Google hit with $5 billion EU anti-trust fine

Google hit with $5 billion EU anti-trust fine

European Union Competition Commissioner Margrethe Vestager gives a joint press at the EU headquarters in Brussels on Wednesday. AFP

EU regulators hit Google with a record €4.34 billion ($5 billion) antitrust fine on Wednesday for using its Android mobile operating system to squeeze out rivals.

The penalty is nearly double the previous record of €2.4 billion euros which the US tech company was ordered to pay last year over its online shopping search service.

The fine represents just over two weeks of revenue for Google parent Alphabet Inc and would scarcely dent its cash reserves of $102.9 billion. But it could add to a brewing trade war between Brussels and Washington. Google said it would appeal the fine.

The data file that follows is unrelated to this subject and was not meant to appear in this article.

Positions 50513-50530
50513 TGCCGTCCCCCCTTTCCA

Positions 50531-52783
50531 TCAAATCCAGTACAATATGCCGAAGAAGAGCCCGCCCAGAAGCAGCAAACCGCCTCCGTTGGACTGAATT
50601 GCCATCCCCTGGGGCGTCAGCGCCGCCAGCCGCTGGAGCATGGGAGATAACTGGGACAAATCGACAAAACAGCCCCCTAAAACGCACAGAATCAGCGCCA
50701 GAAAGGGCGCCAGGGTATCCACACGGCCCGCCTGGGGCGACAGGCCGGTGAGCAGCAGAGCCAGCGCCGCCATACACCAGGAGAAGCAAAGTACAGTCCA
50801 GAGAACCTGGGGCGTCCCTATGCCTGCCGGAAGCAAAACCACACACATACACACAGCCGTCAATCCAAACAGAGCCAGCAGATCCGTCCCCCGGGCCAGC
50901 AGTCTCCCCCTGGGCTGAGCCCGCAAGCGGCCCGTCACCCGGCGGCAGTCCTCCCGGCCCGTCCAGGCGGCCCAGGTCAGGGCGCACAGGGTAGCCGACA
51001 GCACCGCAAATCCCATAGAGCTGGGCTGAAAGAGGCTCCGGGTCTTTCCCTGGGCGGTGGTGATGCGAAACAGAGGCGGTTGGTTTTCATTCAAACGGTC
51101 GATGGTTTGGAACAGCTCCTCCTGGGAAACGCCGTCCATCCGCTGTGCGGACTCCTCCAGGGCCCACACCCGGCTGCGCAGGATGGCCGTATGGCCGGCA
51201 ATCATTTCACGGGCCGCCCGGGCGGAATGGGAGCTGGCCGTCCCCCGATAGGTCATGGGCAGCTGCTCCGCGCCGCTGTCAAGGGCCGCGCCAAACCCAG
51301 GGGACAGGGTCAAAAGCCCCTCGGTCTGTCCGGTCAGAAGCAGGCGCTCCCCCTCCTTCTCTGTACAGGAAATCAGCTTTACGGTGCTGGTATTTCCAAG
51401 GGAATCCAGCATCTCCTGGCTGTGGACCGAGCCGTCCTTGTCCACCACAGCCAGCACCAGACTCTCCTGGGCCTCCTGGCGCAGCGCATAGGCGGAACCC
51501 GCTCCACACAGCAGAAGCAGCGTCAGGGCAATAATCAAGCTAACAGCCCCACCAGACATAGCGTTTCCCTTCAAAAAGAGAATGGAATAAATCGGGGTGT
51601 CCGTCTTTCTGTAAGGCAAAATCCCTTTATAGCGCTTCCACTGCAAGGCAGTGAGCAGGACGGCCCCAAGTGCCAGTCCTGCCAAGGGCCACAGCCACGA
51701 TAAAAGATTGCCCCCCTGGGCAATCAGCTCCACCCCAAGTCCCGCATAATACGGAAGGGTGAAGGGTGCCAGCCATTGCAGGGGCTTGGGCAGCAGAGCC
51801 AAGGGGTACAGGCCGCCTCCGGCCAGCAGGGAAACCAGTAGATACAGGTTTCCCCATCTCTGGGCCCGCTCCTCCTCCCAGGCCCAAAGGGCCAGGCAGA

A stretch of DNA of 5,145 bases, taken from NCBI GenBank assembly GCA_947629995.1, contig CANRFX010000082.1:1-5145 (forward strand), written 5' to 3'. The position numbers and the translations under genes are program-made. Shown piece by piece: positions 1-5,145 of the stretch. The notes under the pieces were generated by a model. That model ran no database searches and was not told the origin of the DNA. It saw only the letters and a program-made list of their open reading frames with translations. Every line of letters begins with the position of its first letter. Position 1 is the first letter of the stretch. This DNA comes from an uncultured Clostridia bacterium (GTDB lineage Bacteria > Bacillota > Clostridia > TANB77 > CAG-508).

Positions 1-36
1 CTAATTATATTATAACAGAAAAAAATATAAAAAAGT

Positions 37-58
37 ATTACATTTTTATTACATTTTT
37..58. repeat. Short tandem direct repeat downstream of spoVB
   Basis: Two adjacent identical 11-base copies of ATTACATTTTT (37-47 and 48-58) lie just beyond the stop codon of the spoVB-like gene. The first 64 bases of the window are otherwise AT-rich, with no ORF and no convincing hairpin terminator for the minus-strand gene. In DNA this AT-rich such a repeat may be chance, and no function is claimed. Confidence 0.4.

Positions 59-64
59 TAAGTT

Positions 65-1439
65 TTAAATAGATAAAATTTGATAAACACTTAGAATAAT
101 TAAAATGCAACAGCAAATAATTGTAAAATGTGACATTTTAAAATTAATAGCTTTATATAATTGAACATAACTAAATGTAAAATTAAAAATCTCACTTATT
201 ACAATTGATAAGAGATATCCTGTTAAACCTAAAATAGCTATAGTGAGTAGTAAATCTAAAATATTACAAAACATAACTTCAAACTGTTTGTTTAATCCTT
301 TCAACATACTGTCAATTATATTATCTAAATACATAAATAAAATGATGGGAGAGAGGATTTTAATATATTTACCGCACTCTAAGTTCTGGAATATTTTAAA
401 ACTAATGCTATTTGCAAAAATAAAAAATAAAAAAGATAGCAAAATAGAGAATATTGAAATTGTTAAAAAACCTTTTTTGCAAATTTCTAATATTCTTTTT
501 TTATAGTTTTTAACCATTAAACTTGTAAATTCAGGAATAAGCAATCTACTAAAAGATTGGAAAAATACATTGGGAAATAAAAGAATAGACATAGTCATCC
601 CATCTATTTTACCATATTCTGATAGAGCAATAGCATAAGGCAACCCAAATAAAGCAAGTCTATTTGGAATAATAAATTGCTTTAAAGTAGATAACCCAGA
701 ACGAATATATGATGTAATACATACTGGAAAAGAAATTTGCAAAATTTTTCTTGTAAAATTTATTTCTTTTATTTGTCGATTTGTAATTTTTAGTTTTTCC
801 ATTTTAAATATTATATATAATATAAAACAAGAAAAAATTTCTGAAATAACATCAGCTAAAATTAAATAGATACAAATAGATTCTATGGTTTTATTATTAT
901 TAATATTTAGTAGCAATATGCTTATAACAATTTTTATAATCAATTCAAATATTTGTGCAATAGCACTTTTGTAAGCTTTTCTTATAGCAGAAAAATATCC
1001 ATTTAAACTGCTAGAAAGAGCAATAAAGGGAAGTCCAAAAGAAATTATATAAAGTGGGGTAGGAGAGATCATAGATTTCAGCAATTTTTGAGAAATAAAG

European Commissioner for Competition Margrethe Vestager’s boss, Commission President Jean-Claude Juncker, is due to meet US President Donald Trump at the White House next Wednesday in an effort to avert threatened new tariffs on EU cars amid Trump’s complaints over the US trade deficit. Vestager also ordered Google to halt anti-competitive practices in contractual deals with smartphone-makers and telecom providers within 90 days or face additional penalties of up to 5% of parent Alphabet’s average daily worldwide turnover.

“Google has used Android as a vehicle to cement the dominance of its search engine. These practices have denied rivals the chance to innovate and compete on the merits. They have denied European consumers the benefits of effective competition in the important mobile sphere,” she said in a statement.

The EU enforcer dismissed Google’s argument of competition from Apple, saying the iPhone maker was not a sufficient constraint because of its higher prices and switching costs for users.

Android, which runs about 80 percent of the world’s smartphones according to market research firm Strategy Analytics, is the most important case out of a trio of antitrust cases against Google.

Some Android device makers, including Samsung, Sony and Lenovo did not comment.

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